Professor Bernard Cheung appointed Editor-in-Chief for the Postgraduate Medical Journal

The Fellowship of Postgraduate Medicine is pleased to announce the appointment from 1st August 2015 of Professor Bernard Cheung as the next Editor-in-Chief of the Postgraduate Medical Journal, which is published on behalf of the FPM by the BMJ publishing house.

Professor Cheung said: “The PMJ has a long and illustrious history.  I Prof Bernard Cheungwould like to see it go from strength to strength. I have two main aims: to make the journal interesting and useful both to recent graduates and to established health professionals; and by publishing articles on the state-of-the-art care of common diseases, to make the PMJ also appeal to a broad range of readers, including the informed general public, and journalists who are looking for authoritative up-to-date information.

The FPM expresses its grateful recognition and thanks to the outgoing Editor-in-Chief Dr Fiona Moss for all her efforts over the past 8 years to nurture and develop the PMJ.

Professor Cheung has wide experience in senior roles of editing national and international journals. His main research interest is in cardiovascular diseases and risk factors, such as hypertension and the metabolic syndrome. He is a principal investigator of the Hong Kong Cardiovascular Risk Factor Prevalence Study. He is ranked among the top 1% of researchers in his field.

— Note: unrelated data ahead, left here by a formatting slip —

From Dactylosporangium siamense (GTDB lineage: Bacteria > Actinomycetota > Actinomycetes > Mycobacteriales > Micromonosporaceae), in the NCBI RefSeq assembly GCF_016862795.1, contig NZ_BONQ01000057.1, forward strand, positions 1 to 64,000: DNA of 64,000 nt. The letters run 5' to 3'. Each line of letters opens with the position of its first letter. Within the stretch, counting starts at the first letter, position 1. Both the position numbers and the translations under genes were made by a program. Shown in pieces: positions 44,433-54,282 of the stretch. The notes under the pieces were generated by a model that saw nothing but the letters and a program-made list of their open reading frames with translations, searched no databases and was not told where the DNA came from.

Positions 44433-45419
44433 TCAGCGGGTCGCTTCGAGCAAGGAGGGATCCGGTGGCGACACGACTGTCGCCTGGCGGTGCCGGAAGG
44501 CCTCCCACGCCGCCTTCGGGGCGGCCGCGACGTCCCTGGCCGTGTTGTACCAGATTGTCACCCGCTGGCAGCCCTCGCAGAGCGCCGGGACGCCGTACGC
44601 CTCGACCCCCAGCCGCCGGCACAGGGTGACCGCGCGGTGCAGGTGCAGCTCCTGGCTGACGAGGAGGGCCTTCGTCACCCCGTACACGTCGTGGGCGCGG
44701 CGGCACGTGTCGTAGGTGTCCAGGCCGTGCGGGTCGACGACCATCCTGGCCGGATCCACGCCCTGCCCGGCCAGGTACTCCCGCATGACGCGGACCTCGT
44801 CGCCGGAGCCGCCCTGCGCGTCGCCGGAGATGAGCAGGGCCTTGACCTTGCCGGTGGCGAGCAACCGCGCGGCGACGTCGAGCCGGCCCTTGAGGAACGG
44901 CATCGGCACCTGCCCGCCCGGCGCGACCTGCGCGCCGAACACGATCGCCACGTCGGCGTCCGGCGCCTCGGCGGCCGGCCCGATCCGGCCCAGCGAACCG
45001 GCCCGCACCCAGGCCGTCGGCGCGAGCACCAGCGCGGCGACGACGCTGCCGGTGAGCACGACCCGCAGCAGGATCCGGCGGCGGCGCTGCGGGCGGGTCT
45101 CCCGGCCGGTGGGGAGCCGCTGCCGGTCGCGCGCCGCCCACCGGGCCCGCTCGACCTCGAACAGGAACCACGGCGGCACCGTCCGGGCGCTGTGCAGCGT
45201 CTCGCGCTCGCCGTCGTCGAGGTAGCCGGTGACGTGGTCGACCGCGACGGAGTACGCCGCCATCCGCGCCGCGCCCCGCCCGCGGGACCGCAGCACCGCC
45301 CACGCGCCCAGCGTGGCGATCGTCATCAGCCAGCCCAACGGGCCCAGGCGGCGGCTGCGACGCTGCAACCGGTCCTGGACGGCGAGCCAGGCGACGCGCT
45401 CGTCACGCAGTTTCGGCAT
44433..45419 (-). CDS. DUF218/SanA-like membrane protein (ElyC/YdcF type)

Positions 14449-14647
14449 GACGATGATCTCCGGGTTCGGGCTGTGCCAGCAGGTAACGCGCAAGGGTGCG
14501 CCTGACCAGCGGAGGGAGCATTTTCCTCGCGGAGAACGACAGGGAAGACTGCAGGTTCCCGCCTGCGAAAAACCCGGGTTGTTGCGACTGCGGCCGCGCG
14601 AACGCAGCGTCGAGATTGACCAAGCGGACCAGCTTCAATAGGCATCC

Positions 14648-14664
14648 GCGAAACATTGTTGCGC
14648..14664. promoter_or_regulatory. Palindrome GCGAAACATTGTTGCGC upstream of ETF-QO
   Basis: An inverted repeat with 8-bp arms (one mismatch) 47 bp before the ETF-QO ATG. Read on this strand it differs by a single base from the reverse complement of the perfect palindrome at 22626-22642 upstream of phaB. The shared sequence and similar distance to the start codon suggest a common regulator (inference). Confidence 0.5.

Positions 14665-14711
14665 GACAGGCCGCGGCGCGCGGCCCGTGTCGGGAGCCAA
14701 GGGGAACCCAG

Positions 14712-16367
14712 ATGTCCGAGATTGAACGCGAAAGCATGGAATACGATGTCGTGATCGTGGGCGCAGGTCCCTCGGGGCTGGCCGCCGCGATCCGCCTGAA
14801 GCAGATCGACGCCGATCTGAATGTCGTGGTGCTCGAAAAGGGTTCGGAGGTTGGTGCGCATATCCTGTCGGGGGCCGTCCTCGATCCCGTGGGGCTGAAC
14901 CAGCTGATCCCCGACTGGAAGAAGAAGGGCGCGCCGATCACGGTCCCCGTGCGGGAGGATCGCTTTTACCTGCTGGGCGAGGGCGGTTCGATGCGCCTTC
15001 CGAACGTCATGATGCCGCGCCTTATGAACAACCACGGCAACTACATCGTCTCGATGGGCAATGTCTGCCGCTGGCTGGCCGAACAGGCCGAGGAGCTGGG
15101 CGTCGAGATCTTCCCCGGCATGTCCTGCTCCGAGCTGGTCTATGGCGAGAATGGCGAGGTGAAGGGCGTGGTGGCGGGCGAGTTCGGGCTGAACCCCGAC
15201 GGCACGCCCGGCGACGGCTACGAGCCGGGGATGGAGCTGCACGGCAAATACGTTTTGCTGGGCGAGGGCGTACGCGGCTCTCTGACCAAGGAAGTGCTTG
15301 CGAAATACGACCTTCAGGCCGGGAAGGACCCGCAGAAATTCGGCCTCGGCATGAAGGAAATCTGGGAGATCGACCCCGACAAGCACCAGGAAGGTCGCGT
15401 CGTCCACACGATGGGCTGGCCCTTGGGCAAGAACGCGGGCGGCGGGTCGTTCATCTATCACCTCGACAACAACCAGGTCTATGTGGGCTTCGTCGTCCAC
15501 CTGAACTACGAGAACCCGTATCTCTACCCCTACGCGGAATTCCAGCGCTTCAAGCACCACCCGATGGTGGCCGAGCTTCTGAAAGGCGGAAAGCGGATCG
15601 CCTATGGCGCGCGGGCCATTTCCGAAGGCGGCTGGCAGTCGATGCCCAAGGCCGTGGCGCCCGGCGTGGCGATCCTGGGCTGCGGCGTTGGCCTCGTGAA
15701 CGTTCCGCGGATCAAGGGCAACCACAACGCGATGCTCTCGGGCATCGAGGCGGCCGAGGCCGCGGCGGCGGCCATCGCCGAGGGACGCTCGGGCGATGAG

Professor Cheung is the Sun Chieh Yeh Heart Foundation Professor in Cardiovascular Therapeutics and heads the Division of Clinical Pharmacology and Therapeutics in the Department of Medicine of the University of Hong Kong. Professor Cheung is an Honorary Consultant Physician of Queen Mary Hospital and the Medical Director of the Phase 1 Clinical Trials Centre. He is also the Director of the Institute of Cardiovascular Science and Medicine, and the President of the Hong Kong Pharmacology Society.

Professor Cheung read Medicine at Magdalene College, Cambridge. He was a British Heart Foundation Junior Research Fellow at Cambridge before taking up lectureships at the University of Sheffield and the University of Hong Kong. In 2007-2009, he held the chair in Clinical Pharmacology and Therapeutics at the University of Birmingham, England.

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